Schools Come Together To Feed Families During Arizona Teacher Strike
Teachers at some Arizona schools are putting together meals to make sure their students don’t go hungry while they are on strike.
More than 600,000 Arizona students rely on free lunch programs, according to the Arizona Food Bank Association, and many educators, especially those at Title I schools where majority of the students qualify for free or reduced-price breakfast and lunches, worried about their students.
Rodi Vehr, a first-grade teacher at Longview Elementary School in Phoenix, has her shopping list memorized.
“A loaf of bread, a jar of peanut butter, a jar of jelly, a six-pack of applesauce, a box of cereal and then six containers of that shelf stable milk,” she said. “Oh! And a box of saltine crackers.”
That’s because she’s been to the grocery store almost every night this week to purchase non-perishable food in bulk. Then, every morning, she got to school early to pack the food into bags.
“We have about 30 bags right now and I anticipate being able to make 30 to 40,” she said. “I just got 60 more dollars in, and so that's about another three and a half bags.”
While Vehr was making plans for the strike, she said she realized 89 percent of her school’s students qualify for free or reduced price lunches and could go hungry without those free meals. She started posting to Facebook asking for cash and food donations and raised over $1,000.
Educators all over the state were active on Facebook, Twitter and Instagram asking for food and providing resources for parents looking for free meals and childcare.
Victoria Griffith, an English-language development teacher for kindergarteners at Eisenhower Center for Innovation, knew she would be heartbroken if just one of her students missed a meal due to the walkout.
“I put out a pleas to all my friends and family members on social media,” she said. “And my goal was to create 25 food bags — $250 — and within 12 hours I had raised $500.”
Many schools partnered with grocery stores. Griffith called up Fry’s grocery and asked for discounts. Eisenhower, a Title I school, already had a food pantry, so she put a plan in place with a local food bank to replenish the school’s supply during and after the strike.
“Our ultimate goal is to feed families,” she said.
But students aren’t the only ones at risk in a teacher strike. Thousand of Arizona schools and school districts are staffed by hourly employees. If school is canceled, they won’t receive a paycheck.
“Custodians, bus drivers, crossing guards — but it's also your front office staff and your teaching aids and your nurses assistants,” said Ben Smith, Board President for Mesa Public Schools.
“Our ultimate goal is to feed families.”
— Victoria Griffith
Smith said majority of Mesa School District’s 15,000 employees will go without a paycheck during the strike.
“So Meredith Hay really stepped up,” he said, referring to a teacher at Highland Arts Elementary School in Mesa who started collecting grocery and gas cards for support staff.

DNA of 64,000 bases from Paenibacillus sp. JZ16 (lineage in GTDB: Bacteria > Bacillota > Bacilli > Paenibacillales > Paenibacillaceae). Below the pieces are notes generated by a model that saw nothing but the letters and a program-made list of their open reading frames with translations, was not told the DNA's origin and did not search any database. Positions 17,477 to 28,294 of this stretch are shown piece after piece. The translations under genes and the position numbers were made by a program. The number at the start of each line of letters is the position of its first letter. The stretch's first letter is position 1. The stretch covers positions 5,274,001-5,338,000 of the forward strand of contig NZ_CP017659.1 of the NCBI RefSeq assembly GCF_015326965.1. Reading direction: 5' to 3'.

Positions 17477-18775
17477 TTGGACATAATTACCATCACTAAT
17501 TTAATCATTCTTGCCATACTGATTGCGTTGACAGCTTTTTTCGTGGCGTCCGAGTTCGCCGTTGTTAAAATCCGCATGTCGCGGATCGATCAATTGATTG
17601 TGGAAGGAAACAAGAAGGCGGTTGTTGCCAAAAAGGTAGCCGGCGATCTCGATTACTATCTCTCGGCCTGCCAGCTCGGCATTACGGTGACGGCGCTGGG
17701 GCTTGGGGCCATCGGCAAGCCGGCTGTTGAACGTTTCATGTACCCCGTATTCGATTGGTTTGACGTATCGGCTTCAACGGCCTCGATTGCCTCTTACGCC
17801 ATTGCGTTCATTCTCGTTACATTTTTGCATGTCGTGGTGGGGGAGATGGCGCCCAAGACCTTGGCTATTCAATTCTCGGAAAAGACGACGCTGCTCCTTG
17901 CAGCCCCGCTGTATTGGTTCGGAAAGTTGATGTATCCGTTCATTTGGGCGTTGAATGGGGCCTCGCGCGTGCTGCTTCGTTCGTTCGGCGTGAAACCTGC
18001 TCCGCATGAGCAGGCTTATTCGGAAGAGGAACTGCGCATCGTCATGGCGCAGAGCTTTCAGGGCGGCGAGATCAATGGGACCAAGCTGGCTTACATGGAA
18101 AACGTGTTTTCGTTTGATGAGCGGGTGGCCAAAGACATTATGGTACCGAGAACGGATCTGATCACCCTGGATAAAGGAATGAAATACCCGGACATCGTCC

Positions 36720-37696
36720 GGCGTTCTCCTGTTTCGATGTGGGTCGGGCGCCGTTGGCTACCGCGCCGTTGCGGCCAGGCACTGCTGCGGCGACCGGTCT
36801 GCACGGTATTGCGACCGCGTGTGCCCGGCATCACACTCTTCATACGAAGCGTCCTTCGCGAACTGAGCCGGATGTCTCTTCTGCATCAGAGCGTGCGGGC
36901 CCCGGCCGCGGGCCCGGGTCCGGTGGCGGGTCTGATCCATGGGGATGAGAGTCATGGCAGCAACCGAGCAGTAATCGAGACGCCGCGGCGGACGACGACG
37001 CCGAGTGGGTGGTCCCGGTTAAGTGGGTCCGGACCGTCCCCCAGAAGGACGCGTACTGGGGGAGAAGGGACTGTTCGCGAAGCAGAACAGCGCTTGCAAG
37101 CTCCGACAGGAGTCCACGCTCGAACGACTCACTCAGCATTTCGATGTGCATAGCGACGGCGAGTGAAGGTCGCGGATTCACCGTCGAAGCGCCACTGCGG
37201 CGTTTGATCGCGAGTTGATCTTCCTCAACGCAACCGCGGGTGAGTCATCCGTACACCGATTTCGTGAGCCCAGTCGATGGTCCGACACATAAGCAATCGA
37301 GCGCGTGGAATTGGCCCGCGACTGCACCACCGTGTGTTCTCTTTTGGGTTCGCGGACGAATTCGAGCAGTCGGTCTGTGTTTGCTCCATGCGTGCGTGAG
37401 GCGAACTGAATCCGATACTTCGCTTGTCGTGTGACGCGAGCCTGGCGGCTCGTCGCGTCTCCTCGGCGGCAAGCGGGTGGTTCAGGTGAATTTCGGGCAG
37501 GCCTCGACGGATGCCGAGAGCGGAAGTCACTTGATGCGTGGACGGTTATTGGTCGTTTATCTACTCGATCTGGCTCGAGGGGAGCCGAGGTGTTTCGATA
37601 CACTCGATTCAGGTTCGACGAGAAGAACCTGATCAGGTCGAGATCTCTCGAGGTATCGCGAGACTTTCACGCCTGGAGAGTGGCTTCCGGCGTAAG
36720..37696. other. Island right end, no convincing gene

“I don’t think we’re at the point where we’ll be able to give everyone something but I think we're at a point where some of the higher risk, where we've got a husband and a wife that will be impacted without a paycheck, I think we’ll be able to address some of those,” Smith said.
And it’s not just school employees who are preparing for the strike.
On Monday, fourth-grade teacher Marnee Burrus was surprised when two families showed up to Lowell Elementary with food for her.
“There were tamales and you know those like huge ice cream buckets but it was full of menudo!” Burrus said.
One mom told Burrus she was concerned her child’s teacher wasn’t getting paid enough, and another said she was bringing in the food so if Burrus was out marching at the capitol all day she wouldn't have to worry about coming home and cooking a meal.
“Here in the midst of everything going on, here are people in my community worried about me and how I’m going to make it through,” she said.
Keri Chavarria, a fifth-grade teacher at Park Meadows Elementary School in Phoenix, donated $165 of her own money to the effort that filled over 400 food bags for underprivileged students.
High school students at Mountain View High School in Mesa worked alongside teachers to put together meal boxes that could feed families for three to four days.
“My husband is a pharmacist, which is a little bit different than my career, and he obviously sees how much work we put into this and how many hours of sleep we’re not getting,” Heather Gookin said.
She’s a fourth grade teacher at Zaharis Elementary and said she’ll be worried about two of her students in particular.
“This decision to walk out is causing enormous amounts of sleepless nights – I have acne like I’m 13 again!”
And at Eisenhower, principal Robby Meldua said he knew that close community ties made it possible for teacher to assemble 80 food bags.
“Teachers know their students incredibly well at Eisenhower and they immediately jumped on and made a list of kids who they thought of,” he said. “[These students] have not necessarily asked for that food but we know there's a possibility of food scarcity in the homes.”
If the teacher strike in Arizona mirrors the stikes in Oklahoma and West Virginia earlier this year, schools could be closed for days. Many teachers said they’ll keep making social media pleas and grocery runs to ensure that families who need help receive it.
“Teachers are doing this for the kids,” said first-grade teacher Rodi Vehr while wiping away tears. “That’s why we’ll make bags and we’ll donate money and we'll donate our time to do that because it's not for us, it's because we want something better for our kids.”